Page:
As this project evolves, we’ll be making changes to the guide. This includes changing the recommended components, updating software, and adding pages. My plan is to use the “Blog” page to document any changes that are made to the site and try to provide some rationale for why. If you visit the site often, I’d recommend checking out the blog first to see if there have been any updates since last time you checked-in.
This will also be the place where we’ll post openSFDI news. If you successfully build a system, send pictures! We’ll post them here. Hopefully as more systems get built in the community we’ll also be able to post links to publications that use the openSFDI platform.
Ben Mellors at the University of Birmingham found a some interesting behavior (behaviour?) in the LabView code. I’ll let him tell it:
I have come across an interesting aspect of the Lab View code that I thought was worth a mention. I have transferred the system across to another PC and all was running fine except the pattern display. When the Main.vi was running and measurements were set, the projectsinwave.vi opened as expected on the DMD display but no stripes were being projected. I then swapped out the DMD for a regular desktop monitor, and the patterns were showing. After a bit of investing I have found that the problem occurs when the DMDs location in relation to the main display is set to the left hand side. Once this is simply swapped over in the display orientation settings of the graphics card menu, the problem is resolved and the DMD displays the patterns as expected.
So keep an eye out where the external monitoring is appearing.
Rolf Saager has updated his excellent processing tutorial with new tips for diagnostics and debugging as well as a detailed guide to developing a Monte Carlo model for use with SFDI. Check it out here!
Rolf Saager has put together an excellent SFDI processing tutorial for openSFDI. It walks through SFDI processing step-by-step and includes example code for you to modify and expand upon. As you develop your own processing workflow you can use AppSFDI to validate your code.
I’ve just updated the openSFDI control software (available here) to address some problems that could cause stripes in the demodulated images.
The issue was that the FLIR camera recommended on this site has automatic gain control and gamma correction enabled by default. The gain control can cause some of the images to be brighter than others which can lead to poor demodulation. The Gamma correction is a little more pernicious because it’s nonlinear, so can add harmonics to the projected sinewaves. Harmonics inevitably lead to stripes in the demodulated images. I didn’t realize these adjustments were applied until I dug through the camera settings menu.
Even if you aren’t using the FLIR camera, make sure you turn any auto exposure or gain settings off, and switch off gamma correction.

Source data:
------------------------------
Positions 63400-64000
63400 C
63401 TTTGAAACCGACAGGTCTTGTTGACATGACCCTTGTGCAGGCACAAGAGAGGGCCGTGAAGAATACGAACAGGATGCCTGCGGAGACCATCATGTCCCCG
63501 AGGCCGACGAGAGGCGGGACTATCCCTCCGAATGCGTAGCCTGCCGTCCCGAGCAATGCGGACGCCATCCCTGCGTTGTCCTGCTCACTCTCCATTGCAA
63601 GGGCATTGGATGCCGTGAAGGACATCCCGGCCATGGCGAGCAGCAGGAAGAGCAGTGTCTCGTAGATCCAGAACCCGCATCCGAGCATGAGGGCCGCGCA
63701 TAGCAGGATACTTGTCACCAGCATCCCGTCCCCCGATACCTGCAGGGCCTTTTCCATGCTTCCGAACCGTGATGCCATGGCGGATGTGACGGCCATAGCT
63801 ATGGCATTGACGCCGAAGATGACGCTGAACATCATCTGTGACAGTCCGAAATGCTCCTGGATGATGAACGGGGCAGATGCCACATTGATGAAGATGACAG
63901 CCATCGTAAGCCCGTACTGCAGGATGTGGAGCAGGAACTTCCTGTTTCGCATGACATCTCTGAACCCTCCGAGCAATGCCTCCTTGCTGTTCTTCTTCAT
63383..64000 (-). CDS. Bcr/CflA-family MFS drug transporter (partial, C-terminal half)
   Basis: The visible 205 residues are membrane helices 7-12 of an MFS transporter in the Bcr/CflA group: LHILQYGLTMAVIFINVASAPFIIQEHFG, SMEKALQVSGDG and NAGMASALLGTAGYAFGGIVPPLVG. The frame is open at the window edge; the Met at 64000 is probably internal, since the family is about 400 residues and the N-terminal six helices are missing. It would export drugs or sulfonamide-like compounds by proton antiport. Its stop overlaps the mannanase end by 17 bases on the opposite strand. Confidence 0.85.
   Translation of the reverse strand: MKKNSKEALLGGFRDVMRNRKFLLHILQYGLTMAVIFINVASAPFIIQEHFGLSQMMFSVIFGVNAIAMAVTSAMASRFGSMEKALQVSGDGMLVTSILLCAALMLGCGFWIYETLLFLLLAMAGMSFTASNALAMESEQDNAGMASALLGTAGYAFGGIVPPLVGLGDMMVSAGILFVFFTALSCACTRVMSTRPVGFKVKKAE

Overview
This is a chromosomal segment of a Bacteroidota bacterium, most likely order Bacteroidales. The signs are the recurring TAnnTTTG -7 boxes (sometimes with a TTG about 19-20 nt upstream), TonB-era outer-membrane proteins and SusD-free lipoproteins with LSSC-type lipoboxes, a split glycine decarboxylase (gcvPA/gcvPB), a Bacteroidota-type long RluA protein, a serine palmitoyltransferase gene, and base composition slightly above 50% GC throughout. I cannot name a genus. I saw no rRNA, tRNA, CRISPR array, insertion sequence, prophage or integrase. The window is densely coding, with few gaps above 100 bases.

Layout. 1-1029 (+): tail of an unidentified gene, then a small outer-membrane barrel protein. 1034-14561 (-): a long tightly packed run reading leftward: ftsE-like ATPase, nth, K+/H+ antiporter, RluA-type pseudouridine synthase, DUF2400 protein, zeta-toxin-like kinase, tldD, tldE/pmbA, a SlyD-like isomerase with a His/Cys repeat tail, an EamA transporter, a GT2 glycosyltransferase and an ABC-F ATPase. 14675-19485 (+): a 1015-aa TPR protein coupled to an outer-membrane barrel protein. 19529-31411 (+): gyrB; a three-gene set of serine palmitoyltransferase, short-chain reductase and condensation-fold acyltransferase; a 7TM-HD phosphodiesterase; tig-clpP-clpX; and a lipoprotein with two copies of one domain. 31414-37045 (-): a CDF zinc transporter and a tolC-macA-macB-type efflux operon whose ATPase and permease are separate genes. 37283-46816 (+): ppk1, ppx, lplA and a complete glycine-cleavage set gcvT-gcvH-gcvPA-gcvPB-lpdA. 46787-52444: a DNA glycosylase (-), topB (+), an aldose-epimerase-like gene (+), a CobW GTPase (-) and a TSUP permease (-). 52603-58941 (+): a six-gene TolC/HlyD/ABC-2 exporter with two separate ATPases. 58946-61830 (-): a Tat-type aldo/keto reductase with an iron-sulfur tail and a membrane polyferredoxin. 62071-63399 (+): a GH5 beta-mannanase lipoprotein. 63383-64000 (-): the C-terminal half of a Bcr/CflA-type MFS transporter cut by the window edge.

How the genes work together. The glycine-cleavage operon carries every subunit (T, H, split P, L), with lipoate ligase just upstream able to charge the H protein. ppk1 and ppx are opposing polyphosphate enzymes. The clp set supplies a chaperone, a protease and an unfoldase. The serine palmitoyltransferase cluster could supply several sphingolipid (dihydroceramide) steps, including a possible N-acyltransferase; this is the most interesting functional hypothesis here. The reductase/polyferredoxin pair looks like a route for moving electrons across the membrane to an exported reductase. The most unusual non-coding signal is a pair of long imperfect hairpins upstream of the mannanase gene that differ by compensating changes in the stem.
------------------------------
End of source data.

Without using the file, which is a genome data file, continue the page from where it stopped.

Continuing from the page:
Joe Angelo and Sylvain Gioux have put together a list of SFDI publications that they’ve graciously shared with openSFDI. You can find a searchable Excel sheet with titles, authors, journals, URLs, and DOI information on the SFDI 101 page. Each publication is also labeled with a Category such as “Clinical,” “Instrumentation,” or “Theory” to help guide your reading.
Big thanks to Joe and Sylvain for all the hard work!
Working with one of our openSFDI systems, we were getting some strange results related to demodulation of the AC images. Sometimes the demodulation would work well, other times there would be stripes in the image at the same spatial frequency as the projection.
On examination of the data, we found that one of the AC images had a higher DC offset than the other two, which is what was causing stripes in the demodulated images.. What seems to be happening is that if any of the images have regions of saturation (pixel counts of 65530) none of the wavelengths would demodulate properly. Reducing the exposure time of the offending wavelength such that there was no saturation in any of the images solved this problem.
A more permanent solution might be to change the order that images are acquired. The way the control code is currently designed, it displays a pattern on the DMD and collects images for each wavelength before switching patterns. Changing it so all the patterns for a wavelength are collected before the wavelength changes, might prevent a single image with saturation from corrupting the entire dataset.
I’m not sure if this is an issue with the camera, the software, or something else. Let me know if you have thoughts in the comments (or via e-mail).
I just uploaded a new version of the Labview control software (specifically “Main.vi”). The old version contained an absolute path to the projectSinewave VI which caused problems if you try to use the software on other PCs. You can download the new version from the github or, if you want to make the change yourself, just delete the absolute path in the “Init” state and replace it with a relative path to the projectSinewave function.